"What's this album about Jenny?"
"It's about vampires..."
"Well, it's about more than just that, but a large theme of it is vampires..."
"That is so basic! [giggling]"
Or so chimes a conversational intro to The Great Undressing from Norwegian avant-garde provocateur Jenny Hval's latest album, Blood Bitch, an album that is quite frankly as far from basic as they come. The perfect marriage of form and function, where perfect artsy pop is entwined with a ruthless, uncompromising feminist agenda. Jenny Hval has a lot to say, and what better way to deliver it than through this bloodthirsty beast of an album long experiment.
Jenny Hval is a feminist, and Blood Bitch is very forthright in its agenda. For years upon years, natural bodily processes for women are stigmatised in a way that has no parallel with men. It goes without saying that men are never asked "are you on your period?" if they're in a bad mood. In fact, the whole subject of menstruation is something that's brushed under the carpet very regularly, and even bringing it up in conversation carries a lotta social stigma. It doesn't really take a genius to see why this is ridiculous; you know, it's a natural bodily process, et cetera, et cetera, so it's really important that periods are something that can be freely talked about without stigma.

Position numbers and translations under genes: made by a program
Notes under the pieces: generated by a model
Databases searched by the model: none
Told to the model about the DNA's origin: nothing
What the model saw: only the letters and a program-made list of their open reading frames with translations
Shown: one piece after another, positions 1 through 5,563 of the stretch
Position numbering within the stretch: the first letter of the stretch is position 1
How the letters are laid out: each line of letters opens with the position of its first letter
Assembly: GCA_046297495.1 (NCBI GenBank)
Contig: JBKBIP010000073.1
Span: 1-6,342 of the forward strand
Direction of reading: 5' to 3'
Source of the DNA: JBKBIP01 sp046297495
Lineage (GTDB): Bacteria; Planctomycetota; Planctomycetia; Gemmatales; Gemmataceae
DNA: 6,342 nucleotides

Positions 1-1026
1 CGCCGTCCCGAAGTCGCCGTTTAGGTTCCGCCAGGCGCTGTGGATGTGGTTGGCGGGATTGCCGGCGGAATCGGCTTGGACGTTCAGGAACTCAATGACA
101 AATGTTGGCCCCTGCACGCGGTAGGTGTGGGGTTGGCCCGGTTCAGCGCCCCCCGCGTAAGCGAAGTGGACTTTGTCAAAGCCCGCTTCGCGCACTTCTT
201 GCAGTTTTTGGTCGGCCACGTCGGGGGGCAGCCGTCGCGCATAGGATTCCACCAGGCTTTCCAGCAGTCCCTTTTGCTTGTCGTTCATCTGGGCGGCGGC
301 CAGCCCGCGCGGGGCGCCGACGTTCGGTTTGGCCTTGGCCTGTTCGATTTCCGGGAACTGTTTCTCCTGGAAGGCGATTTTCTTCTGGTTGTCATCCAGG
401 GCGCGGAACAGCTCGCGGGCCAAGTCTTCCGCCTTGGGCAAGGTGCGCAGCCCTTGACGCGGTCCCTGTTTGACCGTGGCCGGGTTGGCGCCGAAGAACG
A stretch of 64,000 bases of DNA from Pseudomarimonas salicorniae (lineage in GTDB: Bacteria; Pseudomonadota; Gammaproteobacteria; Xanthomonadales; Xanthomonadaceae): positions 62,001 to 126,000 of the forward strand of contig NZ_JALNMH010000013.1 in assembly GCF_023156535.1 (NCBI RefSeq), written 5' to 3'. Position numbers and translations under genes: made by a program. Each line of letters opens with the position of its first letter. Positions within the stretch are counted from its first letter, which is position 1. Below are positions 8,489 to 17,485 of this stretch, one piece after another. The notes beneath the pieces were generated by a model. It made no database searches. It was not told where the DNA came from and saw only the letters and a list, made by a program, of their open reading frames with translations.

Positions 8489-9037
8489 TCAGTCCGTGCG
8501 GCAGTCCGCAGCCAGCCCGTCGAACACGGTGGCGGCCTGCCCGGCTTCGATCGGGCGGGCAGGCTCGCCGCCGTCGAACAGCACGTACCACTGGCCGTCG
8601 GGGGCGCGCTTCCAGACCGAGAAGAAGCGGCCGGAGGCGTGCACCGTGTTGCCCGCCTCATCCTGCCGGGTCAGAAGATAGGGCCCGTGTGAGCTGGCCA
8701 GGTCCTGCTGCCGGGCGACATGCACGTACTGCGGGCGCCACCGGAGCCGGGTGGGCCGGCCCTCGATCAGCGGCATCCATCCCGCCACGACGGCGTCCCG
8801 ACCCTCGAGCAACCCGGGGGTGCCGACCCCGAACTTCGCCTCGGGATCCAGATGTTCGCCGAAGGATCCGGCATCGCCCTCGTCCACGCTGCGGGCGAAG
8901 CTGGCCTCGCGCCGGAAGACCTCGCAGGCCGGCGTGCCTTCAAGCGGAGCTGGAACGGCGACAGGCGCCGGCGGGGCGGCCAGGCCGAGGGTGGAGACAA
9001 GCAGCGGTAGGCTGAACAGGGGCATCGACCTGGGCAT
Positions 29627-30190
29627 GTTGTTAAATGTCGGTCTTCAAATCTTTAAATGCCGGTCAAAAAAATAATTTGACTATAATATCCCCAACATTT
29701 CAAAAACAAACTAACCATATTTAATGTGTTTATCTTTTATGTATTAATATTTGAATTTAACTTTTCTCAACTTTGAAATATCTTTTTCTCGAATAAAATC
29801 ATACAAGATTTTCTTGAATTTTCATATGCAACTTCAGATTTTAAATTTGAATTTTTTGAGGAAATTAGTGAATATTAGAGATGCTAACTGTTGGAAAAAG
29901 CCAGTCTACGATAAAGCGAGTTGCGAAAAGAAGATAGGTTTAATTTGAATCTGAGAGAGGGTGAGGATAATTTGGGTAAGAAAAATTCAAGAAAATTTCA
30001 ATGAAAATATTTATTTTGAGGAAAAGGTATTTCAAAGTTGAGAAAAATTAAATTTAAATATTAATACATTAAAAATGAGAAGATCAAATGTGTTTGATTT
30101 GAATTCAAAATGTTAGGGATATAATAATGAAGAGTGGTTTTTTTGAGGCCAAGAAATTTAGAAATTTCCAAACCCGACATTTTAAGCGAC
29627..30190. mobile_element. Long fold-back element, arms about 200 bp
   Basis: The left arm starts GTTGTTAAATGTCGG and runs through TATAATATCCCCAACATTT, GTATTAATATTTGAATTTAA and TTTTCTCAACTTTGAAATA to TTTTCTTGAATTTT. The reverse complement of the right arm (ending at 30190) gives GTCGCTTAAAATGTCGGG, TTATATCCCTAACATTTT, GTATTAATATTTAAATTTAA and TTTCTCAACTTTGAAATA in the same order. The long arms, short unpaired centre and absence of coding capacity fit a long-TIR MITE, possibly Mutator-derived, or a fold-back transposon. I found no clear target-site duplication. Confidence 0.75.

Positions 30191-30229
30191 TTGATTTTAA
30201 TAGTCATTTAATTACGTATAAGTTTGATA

Normalisng is something on Jenny Hval's agenda; on the track I mentioned earlier, In The Red, a syrupy dream-pop song is garnished with Hval's trademark spoken word approach, as she graphically describes period blood in the same way she describes People Fucking On Television in her best known track Innocence Is Kinky. Hval quickly follows it up with the Idioteque-esque slow burner Period Piece on which she utters: "it's just blood."
Despite the fact that Hval gets her agenda across strongly and concisely, nothing on this album ever feels forced. Tracks like Conceptual Romance and Female Vampire are such perfect, elegantly produced art-pop songs that really showcase Hval's penchant for the strange, the headturning and the otherworldly. And whilst these numbers are unmistakably - albeit batshit - pop, the album also gets cosmic and unfamiliar at its tail end, via tracks like the warped dystopia of The Plague and the whirring closer Lorna.
Ultimately, this album will go down not only for its bold, provocative, feminist leanings, but also for it's perfect production and solid songsmithstry. There's a reason that people rave constantly about the Sacred Bones signed Norwegian, and if this doesn't prove to you just why, then perhaps it's time for you to up sticks and leave town.
Words: Cal Cashin
Words: Cal Cashin